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Now Whig, now Tory, what we lov'd we hate;
Now all for Pleasure, now for Church and State ;
Now for Prerogative, and now for Laws;
Effects unhappy! from a Noble Cause. 160

*Time was, a sober Englishman would knock His servants

up,

and rise by five o'clock,
Instruct his Family in ev'ry rule,
And send his Wife to church, his Son to school.
Tof worship like his Fathers, was his care; 165
To teach their frugal Virtues to his Heir;
To
prove,

that Luxury could never hold;
And place, on good & Security, his Gold.
Now times are chang’d, and one b Poetic Itch
Has seiz'd the Court and City, poor and rich:170
Sons, Sires, and Grandfires, all will wear the bays,
Our Wives read Milton, and our Daughters Plays,

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NOTES. “ freely to -- and I will always do so, having no reason to lay

myself under any restraint. I fear, I hope nothing from your “ Country: all that I wish for, is to see you one day here. I “ am entertaining myself with this pleasant hope. If it is but $6 a dream, let me enjoy it: don't undeceive me: let me believe " I shall have the pleafure to see you in London, drawing up the “ strong spirit of this unaccountable Nation. You will translate 56 their thoughts better when you live amongst them. You will

fee a Nation fond of their Liberty, learned, witty, despising “Life and Death, a nation of Philosophers. Not but that $6 there are some fools in England. Every Country has its " madmen. It may be, French folly is pleasanter than English

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Ipfe ego, qui nullos me affirmo scribere versus,

Invenior · Parthis mendacior ; et prius orto

i

Sole vigil, calamum et chartas et scrinia pofco.

kNavem agere ignarus navistimet: abrotonum aegro

Non audet, nisi qui didicit,dare: quod medicorum est, ,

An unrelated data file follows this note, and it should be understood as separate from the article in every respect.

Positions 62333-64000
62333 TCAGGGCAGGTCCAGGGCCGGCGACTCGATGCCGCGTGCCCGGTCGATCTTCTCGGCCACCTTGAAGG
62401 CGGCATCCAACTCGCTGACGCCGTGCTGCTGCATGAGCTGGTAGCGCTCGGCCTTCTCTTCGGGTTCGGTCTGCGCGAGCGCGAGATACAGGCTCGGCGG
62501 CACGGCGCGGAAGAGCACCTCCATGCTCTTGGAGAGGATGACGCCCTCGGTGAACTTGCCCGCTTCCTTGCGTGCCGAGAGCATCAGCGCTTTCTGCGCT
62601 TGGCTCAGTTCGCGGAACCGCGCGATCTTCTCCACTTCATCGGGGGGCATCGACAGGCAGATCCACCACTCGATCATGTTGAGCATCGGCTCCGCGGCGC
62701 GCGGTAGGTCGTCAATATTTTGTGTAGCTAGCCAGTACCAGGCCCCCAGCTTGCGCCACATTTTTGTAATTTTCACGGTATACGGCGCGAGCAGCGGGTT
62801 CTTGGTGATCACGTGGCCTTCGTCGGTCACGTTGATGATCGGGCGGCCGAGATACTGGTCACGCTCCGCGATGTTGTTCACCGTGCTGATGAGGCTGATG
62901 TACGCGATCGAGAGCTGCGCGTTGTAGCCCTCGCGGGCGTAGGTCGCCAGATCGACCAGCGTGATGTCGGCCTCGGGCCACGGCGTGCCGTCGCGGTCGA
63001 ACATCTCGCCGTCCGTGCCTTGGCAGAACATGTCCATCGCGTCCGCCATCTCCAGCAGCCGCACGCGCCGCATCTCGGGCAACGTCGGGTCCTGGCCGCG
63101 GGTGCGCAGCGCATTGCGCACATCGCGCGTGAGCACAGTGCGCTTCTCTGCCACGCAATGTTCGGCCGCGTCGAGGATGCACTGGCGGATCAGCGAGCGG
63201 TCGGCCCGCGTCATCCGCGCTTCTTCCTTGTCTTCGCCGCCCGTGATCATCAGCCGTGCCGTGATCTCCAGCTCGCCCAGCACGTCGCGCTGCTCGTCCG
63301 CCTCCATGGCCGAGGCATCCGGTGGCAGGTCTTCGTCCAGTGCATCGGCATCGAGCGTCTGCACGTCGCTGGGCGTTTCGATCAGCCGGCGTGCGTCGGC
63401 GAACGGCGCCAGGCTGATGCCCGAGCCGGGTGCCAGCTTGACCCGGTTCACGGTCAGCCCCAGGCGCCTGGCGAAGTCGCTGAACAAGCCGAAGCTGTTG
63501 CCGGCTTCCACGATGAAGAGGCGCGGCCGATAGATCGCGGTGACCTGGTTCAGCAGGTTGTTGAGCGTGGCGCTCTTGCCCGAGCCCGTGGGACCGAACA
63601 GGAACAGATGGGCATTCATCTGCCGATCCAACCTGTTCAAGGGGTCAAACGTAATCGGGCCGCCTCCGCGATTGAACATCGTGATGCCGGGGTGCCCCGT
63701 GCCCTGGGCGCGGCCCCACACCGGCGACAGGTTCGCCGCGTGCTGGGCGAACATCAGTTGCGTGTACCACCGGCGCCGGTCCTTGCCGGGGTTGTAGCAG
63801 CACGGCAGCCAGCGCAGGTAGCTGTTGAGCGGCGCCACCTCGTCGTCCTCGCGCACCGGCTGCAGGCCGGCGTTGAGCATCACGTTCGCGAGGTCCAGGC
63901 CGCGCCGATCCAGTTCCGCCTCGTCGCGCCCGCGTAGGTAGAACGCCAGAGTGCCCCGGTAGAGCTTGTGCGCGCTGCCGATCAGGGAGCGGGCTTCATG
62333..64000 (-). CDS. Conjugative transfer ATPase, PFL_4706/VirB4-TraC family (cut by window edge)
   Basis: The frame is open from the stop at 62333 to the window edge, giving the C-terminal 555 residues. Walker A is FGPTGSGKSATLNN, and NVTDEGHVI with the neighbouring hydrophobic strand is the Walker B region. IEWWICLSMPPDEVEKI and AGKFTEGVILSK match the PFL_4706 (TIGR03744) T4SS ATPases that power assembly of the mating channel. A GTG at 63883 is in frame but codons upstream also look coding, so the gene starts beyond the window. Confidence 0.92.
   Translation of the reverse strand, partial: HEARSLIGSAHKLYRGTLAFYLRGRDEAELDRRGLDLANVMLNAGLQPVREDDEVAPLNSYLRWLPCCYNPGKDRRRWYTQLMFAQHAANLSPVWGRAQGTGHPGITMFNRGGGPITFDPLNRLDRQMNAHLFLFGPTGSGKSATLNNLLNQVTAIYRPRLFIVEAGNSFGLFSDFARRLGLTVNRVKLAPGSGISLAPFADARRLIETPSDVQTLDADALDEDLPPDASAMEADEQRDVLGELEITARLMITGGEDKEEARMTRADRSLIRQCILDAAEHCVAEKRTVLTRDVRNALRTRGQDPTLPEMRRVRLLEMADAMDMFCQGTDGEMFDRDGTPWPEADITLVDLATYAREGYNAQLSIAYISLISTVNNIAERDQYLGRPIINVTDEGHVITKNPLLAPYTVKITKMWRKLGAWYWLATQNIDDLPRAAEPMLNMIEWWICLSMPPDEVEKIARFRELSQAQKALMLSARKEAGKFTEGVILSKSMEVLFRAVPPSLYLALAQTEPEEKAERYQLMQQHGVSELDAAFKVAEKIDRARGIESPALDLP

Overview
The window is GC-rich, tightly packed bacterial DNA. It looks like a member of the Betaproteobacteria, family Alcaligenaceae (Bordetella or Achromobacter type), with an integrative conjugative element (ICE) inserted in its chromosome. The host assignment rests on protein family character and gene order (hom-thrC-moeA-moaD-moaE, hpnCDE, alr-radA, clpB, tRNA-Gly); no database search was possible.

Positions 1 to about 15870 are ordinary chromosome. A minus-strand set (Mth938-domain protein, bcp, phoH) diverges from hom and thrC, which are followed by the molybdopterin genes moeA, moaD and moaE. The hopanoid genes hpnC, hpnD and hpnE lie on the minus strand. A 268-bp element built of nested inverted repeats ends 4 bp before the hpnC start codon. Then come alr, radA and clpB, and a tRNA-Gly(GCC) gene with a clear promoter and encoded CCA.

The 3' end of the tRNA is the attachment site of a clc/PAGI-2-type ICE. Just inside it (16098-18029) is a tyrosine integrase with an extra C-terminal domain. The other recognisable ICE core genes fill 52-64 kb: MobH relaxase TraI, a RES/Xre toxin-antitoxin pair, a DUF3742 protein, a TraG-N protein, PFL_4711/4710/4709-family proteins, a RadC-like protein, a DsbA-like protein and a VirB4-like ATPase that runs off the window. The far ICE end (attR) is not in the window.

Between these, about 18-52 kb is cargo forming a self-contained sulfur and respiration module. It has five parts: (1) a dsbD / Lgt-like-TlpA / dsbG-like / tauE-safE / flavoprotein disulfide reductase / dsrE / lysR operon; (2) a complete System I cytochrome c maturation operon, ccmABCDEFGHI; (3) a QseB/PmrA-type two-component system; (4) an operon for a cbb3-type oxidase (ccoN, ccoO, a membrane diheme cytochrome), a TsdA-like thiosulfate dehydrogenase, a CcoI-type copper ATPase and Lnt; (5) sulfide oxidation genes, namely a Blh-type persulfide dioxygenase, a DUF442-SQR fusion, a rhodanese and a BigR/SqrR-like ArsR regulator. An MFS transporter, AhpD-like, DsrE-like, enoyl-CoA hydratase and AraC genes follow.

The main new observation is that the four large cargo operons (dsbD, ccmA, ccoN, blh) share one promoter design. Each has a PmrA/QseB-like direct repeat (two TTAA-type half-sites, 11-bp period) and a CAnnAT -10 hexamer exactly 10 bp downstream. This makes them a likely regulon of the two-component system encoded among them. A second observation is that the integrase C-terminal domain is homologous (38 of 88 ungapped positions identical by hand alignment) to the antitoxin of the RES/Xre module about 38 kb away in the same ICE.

Promittunt' medici : tractant fabrilia fabri:

m Scribimus indocti doctique poemata passim.

NOTES “ madness, but by - English wisdom and English honesty is “ above yours.MS, Eng. Let. Oa. 15, 1726.

VER. 180. to shew aur Wit.] The force of this consists in the ambiguity. To fhew how conftant we are to our resolutions - or, to shew what fine verses we can make.

VER. 181. He feru'd etc,] To the simple elegance of the original, the Poet has here added great spirit and vivacity, without departing from the fidelity of a translation.

Ver. 182. Ward] A famous Empiric, whose Pill and Drop had several surprizing effects, and were one of the principal

fubjects of writing and conversation at this time.

P. Ibid. Ward try'd on Puppies, and the Poor, bis Drop ;] It was the Poet's purpose to do Mr. Ward honour in assigning to him

4

To Theatres, and to Rehearsals throng,
And all our Grace at table is a Song.
I, who fo oft renounce the Muses, 'lye,
Not---'s self e'er tells more Fibs than I;
When fick of Muse, our follies we deplore,
And promise our best Friends to rhyme no more;
We wake next morning in a raging fit,
And call for pen and ink to show our Wit. 180

* He serv'd a 'Prenticeship, who sets up shop;
Ward try'd on Puppies, and the Poor, his Drop;
Ev'n' Radcliff's Doctors travel first to France,
Nor dare to practise till they've learn’d to dance.
Who builds a Bridge that never drove a pile ? 18 5
(Should Ripley venture, all the world would smile)